Parents can undermine their children’s performance in middle and high school if they set their academic expectations too high.
That’s the conclusion of a new study. It finds that while high but realistic expectations can help students perform well, unrealistically high expectations can harm their performance.
Kou Murayama, who focuses on motivation and cognition as an associate professor of psychology at the University of Reading, in England, studied 3,530 German students in grades 5 to 10, and their parents, between 2002 and 2007. He and his team examined the results of annual math tests given to students. They also looked at a questionnaire portion of the tests, in which parents specified the grades they hoped their children would earn, and the grades they thought their children could reasonably earn.
While high parental aspirations led to increased academic achievement, that occurred only when parents’ expectations were realistic, the researchers found. When their aspirations exceeded what their children could reasonably achieve, the adolesents’ achievement declined, they found.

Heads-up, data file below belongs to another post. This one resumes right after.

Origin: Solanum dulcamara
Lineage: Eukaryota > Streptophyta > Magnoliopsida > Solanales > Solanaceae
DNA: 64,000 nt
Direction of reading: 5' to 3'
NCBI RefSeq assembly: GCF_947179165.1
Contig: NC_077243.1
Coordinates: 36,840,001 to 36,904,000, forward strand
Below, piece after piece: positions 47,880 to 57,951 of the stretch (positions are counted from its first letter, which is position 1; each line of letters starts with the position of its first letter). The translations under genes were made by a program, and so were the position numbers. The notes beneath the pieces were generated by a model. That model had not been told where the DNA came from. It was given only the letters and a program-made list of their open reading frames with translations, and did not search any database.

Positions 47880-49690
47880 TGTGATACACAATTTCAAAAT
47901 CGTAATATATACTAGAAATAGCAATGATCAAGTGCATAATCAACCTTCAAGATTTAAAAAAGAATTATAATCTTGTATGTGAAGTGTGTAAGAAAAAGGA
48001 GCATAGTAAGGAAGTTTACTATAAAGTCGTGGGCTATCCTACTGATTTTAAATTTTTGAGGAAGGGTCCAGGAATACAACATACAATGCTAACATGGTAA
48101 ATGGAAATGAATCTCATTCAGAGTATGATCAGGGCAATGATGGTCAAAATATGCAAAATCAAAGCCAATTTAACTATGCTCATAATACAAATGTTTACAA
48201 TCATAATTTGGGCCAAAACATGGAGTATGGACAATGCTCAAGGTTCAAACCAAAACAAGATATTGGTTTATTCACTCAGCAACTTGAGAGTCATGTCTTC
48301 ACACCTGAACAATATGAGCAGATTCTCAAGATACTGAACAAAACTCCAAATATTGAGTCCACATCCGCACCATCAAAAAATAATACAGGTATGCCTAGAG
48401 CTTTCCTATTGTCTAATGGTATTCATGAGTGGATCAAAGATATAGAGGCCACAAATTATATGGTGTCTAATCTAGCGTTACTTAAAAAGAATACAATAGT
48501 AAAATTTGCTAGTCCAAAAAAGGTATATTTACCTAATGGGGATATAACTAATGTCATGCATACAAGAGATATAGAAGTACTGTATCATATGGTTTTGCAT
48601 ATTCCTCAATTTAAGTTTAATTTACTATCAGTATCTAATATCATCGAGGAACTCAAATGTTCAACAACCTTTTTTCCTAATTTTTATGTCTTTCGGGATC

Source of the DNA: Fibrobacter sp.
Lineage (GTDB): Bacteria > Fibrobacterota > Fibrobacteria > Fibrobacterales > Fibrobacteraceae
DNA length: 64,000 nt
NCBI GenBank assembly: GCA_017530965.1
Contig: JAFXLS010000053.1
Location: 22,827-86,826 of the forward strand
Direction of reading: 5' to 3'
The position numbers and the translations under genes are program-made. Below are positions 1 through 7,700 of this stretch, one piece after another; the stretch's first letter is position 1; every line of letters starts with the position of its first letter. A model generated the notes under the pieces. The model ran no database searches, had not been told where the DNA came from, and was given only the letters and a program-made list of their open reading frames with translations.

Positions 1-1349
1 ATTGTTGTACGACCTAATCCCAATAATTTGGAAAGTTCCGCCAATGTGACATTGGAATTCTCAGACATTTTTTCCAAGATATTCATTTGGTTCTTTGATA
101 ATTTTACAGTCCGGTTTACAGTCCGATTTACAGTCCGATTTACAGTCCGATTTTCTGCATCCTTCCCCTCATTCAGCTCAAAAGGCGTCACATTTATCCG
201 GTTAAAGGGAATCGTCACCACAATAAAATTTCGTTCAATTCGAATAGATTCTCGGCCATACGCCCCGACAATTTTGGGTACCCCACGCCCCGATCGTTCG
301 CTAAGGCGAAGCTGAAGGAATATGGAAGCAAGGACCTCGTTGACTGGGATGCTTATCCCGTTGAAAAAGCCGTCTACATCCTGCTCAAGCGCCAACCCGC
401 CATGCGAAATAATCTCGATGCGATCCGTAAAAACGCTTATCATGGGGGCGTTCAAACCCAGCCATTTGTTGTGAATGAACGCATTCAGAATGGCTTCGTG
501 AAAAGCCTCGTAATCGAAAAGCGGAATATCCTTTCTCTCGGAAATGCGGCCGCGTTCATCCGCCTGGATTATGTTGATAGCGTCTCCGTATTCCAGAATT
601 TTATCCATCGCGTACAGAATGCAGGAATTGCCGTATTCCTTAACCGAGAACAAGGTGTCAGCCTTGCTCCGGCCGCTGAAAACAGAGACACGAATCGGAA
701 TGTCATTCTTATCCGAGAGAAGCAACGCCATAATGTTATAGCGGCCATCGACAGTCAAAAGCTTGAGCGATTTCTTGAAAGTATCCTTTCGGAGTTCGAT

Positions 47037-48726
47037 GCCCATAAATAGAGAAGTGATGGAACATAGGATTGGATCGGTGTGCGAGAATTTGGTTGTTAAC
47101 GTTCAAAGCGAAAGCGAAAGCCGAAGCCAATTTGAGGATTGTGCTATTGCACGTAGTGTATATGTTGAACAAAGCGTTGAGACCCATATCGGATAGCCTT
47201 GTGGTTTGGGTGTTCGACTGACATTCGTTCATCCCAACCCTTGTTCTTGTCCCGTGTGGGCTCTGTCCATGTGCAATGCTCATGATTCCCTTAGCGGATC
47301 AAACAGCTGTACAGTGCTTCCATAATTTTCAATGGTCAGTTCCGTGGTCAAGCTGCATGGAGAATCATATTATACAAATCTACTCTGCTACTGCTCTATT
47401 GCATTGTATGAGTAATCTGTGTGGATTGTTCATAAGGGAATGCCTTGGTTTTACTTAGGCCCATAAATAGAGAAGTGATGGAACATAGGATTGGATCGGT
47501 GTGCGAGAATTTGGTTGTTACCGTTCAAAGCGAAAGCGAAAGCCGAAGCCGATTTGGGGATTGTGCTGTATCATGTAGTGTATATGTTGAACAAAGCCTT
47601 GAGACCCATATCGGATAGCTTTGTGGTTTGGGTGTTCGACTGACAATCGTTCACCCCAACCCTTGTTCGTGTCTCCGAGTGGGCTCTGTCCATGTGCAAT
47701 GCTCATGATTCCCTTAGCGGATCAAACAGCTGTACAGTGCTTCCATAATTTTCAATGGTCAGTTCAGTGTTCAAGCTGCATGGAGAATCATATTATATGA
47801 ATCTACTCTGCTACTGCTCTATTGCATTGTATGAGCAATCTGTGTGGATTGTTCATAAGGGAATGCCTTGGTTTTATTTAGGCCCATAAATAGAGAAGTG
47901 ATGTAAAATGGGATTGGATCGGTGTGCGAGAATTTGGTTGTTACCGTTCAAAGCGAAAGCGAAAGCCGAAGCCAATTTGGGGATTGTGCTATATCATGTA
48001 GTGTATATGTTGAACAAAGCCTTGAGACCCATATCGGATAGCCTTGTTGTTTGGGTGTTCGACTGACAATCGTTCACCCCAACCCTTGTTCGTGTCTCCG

Murayama and his team backed up the results of the German study by examining data from 12,000 students in the United States and their parents. They saw the same patterns.
The theme of getting parents—and teachers—to raise their expectations for students pervades many education reform conversations. And it’s well known that high expectations can help children aspire to, and achieve, better results. But Murayama’s study raises the question of how high is too high when it comes to expectations of student performance.
“This study suggests that the focus of ... educational programs should not be on blindly increasing parental aspiration but on giving parents the information they need to develop realistic expectations,” the APA said in a statement released with the study.
“Although parental aspiration is an important vehicle through which children’s academic potential can be realized, excessive parental aspiration can be poisonous,” Murayama wrote in the conclusion of his report.
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A version of this news article first appeared in the High School & Beyond blog.